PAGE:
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An absolute value of a field $k$ is a function $|\ |:k\to \R_{\ge 0}$ that satisfies:

• $|x|=0$ if and only if $x=0$;
• $|xy| = |x||y|$;
• $|x+y| \le |x|+|y|$.

Absolute values that satisfy the stronger condition $|x+y|\le \max(|x|,|y|)$ are nonarchimedean, while those that do not are archimedean; the latter arise only in fields of characteristic zero. The trivial absolute value assigns 1 to every nonzero element of $k$; it is a nonarchimedean absolute value.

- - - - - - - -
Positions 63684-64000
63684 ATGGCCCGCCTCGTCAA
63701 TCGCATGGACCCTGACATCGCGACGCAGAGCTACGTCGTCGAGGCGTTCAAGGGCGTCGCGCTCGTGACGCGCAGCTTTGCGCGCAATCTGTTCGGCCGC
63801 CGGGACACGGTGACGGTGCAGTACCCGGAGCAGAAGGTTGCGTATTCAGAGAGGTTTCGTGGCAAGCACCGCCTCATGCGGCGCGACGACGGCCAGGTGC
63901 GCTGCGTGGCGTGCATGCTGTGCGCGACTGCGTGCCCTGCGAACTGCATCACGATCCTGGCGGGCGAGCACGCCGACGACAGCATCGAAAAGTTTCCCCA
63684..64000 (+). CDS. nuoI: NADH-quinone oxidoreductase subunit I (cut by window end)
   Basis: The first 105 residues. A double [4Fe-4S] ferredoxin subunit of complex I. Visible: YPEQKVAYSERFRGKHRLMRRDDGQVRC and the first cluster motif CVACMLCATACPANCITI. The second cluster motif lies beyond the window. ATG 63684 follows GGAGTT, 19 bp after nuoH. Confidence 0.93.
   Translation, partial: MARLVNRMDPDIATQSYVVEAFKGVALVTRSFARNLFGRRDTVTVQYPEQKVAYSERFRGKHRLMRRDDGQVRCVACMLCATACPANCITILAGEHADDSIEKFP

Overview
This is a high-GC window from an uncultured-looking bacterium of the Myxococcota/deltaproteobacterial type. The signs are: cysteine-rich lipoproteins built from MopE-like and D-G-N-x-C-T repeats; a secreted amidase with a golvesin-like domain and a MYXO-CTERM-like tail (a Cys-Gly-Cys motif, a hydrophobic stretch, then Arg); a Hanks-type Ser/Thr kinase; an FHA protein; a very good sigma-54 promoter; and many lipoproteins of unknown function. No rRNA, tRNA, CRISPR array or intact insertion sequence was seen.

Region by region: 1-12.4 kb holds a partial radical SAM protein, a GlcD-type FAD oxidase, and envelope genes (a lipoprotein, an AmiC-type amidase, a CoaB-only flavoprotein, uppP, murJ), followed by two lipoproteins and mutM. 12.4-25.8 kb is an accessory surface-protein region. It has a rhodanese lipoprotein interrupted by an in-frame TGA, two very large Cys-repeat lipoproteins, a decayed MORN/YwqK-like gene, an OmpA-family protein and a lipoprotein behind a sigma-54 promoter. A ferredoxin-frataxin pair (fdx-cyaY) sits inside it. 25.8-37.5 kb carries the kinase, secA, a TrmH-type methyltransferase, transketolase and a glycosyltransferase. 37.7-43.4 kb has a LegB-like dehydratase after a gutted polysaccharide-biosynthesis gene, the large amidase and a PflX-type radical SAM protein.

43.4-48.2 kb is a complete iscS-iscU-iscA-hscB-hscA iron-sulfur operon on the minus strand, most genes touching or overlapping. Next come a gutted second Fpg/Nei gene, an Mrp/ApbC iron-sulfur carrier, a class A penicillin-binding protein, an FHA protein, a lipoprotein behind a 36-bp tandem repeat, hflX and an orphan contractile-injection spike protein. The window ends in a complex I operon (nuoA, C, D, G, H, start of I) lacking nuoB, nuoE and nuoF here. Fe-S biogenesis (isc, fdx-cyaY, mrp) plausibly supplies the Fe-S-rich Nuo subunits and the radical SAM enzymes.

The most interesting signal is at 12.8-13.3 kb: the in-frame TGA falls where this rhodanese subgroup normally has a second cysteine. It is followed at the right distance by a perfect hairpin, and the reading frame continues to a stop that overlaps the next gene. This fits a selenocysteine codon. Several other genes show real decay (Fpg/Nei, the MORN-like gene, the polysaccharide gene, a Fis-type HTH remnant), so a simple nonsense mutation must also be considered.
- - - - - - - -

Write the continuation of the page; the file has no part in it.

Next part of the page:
Absolute values $|\ |_1$ and $|\ |_2$ are equivalent if there exists a positive real number $c$ such that $|x|_1 = |x|_2^c$ for all $x\in k$; this defines an equivalence relation on the set of absolute values of $k$.

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• Last edited by John Cremona on 2020-10-10 04:34:40
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